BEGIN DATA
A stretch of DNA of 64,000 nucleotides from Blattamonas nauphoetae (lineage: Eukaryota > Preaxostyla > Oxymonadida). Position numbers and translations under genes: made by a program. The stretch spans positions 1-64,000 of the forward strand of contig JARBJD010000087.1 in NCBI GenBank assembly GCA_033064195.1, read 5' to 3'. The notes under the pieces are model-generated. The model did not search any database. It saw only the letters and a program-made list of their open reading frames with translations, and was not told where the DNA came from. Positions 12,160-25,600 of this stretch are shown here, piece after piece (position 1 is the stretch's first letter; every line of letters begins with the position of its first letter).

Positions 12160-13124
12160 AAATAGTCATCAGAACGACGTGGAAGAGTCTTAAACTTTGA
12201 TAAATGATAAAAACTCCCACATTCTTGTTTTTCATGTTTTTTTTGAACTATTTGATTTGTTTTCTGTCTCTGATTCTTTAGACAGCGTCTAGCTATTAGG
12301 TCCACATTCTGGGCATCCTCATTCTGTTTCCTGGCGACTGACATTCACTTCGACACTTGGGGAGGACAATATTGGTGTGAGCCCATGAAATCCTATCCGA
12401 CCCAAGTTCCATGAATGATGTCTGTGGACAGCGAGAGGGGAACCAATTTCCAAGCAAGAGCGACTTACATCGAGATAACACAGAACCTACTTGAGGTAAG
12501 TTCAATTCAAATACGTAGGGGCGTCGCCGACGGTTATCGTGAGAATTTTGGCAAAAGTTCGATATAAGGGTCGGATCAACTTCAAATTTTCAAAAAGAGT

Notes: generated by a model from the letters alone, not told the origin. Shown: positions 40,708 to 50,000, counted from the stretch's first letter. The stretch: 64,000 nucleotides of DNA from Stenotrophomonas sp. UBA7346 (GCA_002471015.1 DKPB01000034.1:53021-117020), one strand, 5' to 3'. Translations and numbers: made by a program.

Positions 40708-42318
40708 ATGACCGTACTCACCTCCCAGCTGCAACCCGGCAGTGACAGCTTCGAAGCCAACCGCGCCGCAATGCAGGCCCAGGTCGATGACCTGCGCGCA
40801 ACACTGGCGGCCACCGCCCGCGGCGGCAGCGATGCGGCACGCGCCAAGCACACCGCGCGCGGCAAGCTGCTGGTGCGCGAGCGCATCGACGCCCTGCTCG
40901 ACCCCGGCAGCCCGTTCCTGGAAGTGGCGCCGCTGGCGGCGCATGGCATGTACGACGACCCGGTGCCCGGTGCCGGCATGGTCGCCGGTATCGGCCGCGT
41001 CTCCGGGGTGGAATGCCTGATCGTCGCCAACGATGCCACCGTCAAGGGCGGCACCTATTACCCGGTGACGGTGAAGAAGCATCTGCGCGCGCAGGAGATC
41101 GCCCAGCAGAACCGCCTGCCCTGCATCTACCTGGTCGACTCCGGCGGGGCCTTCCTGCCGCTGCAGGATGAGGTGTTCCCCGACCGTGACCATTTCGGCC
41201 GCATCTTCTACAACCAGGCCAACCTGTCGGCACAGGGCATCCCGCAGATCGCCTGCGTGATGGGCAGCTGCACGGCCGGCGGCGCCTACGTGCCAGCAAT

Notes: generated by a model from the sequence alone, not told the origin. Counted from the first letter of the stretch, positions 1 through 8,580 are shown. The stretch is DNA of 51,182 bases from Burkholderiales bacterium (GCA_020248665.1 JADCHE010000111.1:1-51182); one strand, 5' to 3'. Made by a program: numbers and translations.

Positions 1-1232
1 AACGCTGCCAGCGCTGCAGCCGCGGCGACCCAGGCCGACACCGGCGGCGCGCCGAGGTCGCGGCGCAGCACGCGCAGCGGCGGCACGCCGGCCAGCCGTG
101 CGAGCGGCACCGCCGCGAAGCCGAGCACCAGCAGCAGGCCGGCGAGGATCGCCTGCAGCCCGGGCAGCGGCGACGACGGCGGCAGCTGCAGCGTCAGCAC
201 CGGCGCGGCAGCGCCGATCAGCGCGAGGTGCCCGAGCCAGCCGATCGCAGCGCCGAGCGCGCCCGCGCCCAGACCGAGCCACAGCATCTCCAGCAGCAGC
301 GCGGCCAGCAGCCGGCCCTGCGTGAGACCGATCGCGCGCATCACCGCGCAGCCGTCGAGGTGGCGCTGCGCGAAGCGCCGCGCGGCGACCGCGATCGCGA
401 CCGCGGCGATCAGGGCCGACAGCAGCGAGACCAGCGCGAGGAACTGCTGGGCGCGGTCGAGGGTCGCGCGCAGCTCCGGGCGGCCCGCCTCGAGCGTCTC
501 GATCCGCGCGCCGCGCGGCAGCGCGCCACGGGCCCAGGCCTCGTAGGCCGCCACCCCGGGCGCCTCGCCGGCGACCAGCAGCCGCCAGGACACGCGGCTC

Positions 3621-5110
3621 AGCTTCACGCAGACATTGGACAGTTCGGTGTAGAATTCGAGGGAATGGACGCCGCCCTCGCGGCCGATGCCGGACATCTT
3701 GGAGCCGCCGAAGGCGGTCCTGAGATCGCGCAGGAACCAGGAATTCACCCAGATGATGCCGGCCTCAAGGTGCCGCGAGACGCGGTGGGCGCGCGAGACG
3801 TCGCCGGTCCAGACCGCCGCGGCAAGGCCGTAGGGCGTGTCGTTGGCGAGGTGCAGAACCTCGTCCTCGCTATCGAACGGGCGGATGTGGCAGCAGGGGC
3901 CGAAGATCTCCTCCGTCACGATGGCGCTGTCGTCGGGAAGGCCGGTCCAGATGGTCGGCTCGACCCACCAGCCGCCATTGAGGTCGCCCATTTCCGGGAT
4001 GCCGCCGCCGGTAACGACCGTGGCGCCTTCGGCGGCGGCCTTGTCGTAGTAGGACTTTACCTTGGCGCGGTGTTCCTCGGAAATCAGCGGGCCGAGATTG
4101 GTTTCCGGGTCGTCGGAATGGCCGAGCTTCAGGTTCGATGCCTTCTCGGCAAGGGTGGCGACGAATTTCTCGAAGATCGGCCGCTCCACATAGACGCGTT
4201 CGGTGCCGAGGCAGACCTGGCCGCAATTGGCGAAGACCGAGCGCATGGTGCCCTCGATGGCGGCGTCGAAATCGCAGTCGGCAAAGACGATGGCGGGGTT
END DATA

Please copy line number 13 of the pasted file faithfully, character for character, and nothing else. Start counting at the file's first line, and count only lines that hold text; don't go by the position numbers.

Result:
41001 CTCCGGGGTGGAATGCCTGATCGTCGCCAACGATGCCACCGTCAAGGGCGGCACCTATTACCCGGTGACGGTGAAGAAGCATCTGCGCGCGCAGGAGATC